Where’d all the Money Go?

The Oslo version of the “two states for two peoples” vision is dying, but it is not completely dead, at least not amongst the Palestinian leadership. Former Prime Minister Yizhak Rabin, may his memory be blessed, came to the negotiating table at Oslo in a courageous attempt to reach a peace agreement. His Palestinian counterpart arrived with a different plan altogether: the step-by-step plan for the annihilation of the State of Israel. Although both leaders succeeded in signing the agreements, neither fulfilled their goal. Unfortunately for the Israeli camp, we still have not attained peace with our neighbors who live among us, and unfortunately for the PLO camp, the State of Israel still has not been destroyed.

Even though both local parties understood quickly that the Oslo Accords were not worth the paper they were written on, foreign governments continue to believe in them to this day, by investing significant funds for their advancement, while the Palestinian Authority laughs all the way to the bank.

According to a calculation carried out by the Jerusalem Institute of Justice, the Palestinian Authority has received 25 times* more money per capita than all of the money given to Europe under the Marhsall Plan. Simply put: we could have reconstructed the European economy 25 times over with all of the money transferred to the Palestinian Authority over the past 18 years.

So where did all of the money go? Why are so many Palestinians still living in poverty? Why, instead of creating a strong economy and infrastructure, has a fertile field for fundamentalist terrorism been planted? Why in such times of acute international economic hardship, has no party come forward to supervise the billions of dollars that are being pumped into the Palestinian Authority each year?
It is obvious where the money has not been invested. Unlike the Marshall Plan, these funds have not been used to create jobs, modernize Palestinian industry, ensuring economic independence.  So where is the money? Due the lack of monitoring by the international community, millions of dollars have flowed into the personal bank accounts of Palestinian leaders, paid excessive security personnel salaries, used to stockpile missiles, and have promoted an educational system which advances hatred, racism, and anti-Semitism.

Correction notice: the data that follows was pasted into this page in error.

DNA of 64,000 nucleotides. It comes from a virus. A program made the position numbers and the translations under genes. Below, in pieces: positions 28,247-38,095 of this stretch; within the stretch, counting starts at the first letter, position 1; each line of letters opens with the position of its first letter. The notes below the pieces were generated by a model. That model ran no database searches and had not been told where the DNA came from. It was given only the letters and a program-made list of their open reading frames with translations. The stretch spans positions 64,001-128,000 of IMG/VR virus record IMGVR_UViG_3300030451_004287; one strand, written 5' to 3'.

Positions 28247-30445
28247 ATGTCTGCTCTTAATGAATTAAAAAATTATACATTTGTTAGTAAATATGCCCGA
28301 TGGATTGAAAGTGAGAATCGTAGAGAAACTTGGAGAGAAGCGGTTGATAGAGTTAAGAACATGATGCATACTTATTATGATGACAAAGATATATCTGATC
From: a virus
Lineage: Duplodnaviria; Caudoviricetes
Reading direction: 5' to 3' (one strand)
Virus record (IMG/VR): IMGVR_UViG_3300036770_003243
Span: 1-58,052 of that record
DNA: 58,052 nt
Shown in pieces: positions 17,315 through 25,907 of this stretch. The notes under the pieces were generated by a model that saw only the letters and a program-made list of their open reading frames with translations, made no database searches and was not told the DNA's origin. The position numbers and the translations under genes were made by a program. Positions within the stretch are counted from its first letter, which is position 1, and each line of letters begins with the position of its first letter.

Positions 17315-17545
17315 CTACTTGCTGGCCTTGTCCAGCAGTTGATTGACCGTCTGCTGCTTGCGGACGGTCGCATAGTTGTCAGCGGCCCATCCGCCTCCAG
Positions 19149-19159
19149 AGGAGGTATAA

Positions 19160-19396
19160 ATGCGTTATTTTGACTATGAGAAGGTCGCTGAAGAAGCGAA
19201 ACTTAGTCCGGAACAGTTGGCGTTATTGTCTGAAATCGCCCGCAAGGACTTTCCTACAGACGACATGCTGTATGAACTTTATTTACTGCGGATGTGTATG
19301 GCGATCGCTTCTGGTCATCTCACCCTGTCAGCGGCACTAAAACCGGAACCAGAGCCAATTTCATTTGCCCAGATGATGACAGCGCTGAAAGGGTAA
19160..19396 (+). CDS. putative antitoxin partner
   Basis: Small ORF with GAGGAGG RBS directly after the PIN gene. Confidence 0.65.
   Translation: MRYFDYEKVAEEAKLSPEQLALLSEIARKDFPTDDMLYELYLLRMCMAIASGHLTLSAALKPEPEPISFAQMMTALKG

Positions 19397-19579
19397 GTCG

The Palestinian Authority routinely violates the rights of their citizens by  carrying out arbitrary arrests, torture, executions without trial, as well as restricting basic rights such as freedom of speech, religion, conscience and political association. Unfortunately, their blatant disregard for human life has only been strengthened by the huge amounts of financial aid given by foreign governments.

None of the international aid has helped the Palestinian Authority to deal with its internal social problems, or build one centralized government. Today, three de facto Palestinian governments exist: the government of Mahmoud Abbas in the West Bank, the government of Haniya in Gaza, and the government of UNWRA which cares for the needs of all Palestinians wherever they are, and grants them most of their social services. None of these governments is willing to give up any of its power for the creation of a unified and single administration.

Now the international community finds itself in a dilemma. Nations that fly the banner of freedom, democracy, human rights and rule of law are being required to vote on behalf of a Palestinian “non-state state”, an entity where human rights are systematically abused. This dilemma underscores the fact that those bodies who finance the Palestinian Authority have the responsibility to monitor its use of funds. If this does not happen soon, the “two states for two peoples” vision will breathe its last breath. Pouring money into a system without supervision only worsens the status of Palestinian citizens, and instead of helping them, it postpones the Israeli-Palestinian conflict for a few more decades.

*Adjusted for inflation


About the Author
Calev Michael Myers is the President and Executive Chairman of ARISE - Alliance to Reinforce Israel's Security and Economy (ARISE) and the Deputy President of the International Association of Jewish Lawyers and Jurists (IAJLJ). He is also a Senior Partner at Yehuda Raveh & Co. Law Offices (YR&Co.). The opinions expressed in Calev's blogs may not necessarily reflect the opinions of the IAJLJ, ARISE or YR&Co.